The proposed spa complex for the lakefront (on old QEII Hospital site) is a great drawcard for Rotorua's tourism but there deserves a much more dynamic building than that planned. But I won't hold my breath because the developer is the same one that has given us the most shambolic shopping centre ever in my view.

The lakefront has long been regarded as an iconic location and the local council has invested resources in a number of concept master plans to capitalise this potential. But judging on what was published in the local paper a week or so ago a building comprised largely of concrete, steel and glass leaves me cold (physically and emotionally).

The international spa world has many eye-catching buildings and those by waterways are usually constructed incorporating local timbers. Surely, Rotorua should look to its forests for both inspiration and building materials for such a unique site.

Also, the spa complex needs to be reflective of other structures for the lakefront's longer- term development. For instance, the eventual replacement of the Soundshell building. A row of innovative and creatively designed wooden structures snaking along the lakefront would place Rotorua in line with other first-class international spa-tourist centres.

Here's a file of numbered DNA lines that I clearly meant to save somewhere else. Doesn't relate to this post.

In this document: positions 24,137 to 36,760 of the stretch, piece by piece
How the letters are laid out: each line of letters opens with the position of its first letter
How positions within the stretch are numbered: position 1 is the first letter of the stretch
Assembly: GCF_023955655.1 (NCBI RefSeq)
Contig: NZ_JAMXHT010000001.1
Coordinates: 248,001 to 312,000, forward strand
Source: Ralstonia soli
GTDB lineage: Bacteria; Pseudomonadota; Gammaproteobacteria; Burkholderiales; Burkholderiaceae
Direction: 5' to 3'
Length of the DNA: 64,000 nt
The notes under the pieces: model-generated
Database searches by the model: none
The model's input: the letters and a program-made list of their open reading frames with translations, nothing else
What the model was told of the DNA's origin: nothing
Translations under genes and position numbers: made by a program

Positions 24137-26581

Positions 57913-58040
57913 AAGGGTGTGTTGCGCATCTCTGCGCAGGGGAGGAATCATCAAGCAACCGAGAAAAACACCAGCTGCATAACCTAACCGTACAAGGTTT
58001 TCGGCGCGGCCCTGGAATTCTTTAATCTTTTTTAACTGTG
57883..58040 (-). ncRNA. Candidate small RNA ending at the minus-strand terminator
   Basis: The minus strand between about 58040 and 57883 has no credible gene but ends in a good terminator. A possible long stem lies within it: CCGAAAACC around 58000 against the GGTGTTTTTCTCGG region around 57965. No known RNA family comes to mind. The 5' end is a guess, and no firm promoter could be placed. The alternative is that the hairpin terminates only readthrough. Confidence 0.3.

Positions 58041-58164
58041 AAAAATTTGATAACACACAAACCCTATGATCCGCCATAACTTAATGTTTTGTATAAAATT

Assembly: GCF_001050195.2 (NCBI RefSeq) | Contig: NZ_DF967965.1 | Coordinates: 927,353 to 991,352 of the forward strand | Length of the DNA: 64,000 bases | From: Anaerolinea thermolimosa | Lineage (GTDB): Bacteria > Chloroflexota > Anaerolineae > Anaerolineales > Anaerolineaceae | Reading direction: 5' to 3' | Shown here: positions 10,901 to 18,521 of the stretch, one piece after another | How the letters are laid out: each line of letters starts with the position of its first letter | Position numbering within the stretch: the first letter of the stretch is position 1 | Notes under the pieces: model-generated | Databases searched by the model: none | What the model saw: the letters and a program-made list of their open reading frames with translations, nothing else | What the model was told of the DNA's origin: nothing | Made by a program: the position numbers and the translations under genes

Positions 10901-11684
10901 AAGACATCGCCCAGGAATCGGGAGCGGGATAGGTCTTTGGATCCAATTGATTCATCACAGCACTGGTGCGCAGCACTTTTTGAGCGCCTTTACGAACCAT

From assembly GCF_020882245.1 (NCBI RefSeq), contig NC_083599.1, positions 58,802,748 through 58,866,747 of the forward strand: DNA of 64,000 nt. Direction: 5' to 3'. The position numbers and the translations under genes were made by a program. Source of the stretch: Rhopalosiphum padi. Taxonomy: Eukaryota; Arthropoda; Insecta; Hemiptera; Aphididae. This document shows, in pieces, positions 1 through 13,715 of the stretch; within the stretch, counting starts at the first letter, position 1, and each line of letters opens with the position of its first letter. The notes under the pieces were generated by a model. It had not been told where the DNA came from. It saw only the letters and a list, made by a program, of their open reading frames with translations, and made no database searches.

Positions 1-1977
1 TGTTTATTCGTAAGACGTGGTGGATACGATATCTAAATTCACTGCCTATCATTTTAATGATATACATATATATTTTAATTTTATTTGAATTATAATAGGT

Opportunity for te reo

Much has been written lately about the inclusion of te reo Maori in our schools, homes and communities, including the potential for its acknowledgement in our occasional everyday speech. Certainly being Aoteoroa's first bilingual city is a milestone in that direction, and this being te Wiki o te reo Maori (Maori Language Week), I thought it might be a good time to raise my observation that we are only partially utilising a wonderful opportunity for education and inclusion in our everyday encounters.

The Rotorua Daily Post regularly feature articles that include Maori words and phrases. Articles are the perfect venue for introducing and reinforcing especially the most often used references in our commonly shared experiences, and while many columnists often do provide an English translation for the Maori expressions used, just as often they do not.

While I think I can sometimes glean the meaning from context, that is both unreliable and potentially inaccurate or lacking the subtlety of distinction. Although extremely helpful in this regard, a computer Maori translation program may not be everyone's option.

Could columnists translate all Maori language references each time they are used? They introduce such beautiful imagery into each article, which can foster respect and interest in the language, and certainly shine as examples of 'multi-cultural inclusion'. Even though many words or phrases become commonly understood over time, there is always the potential for new readers to be seeing them for the first time.

Nga mihi (thank you)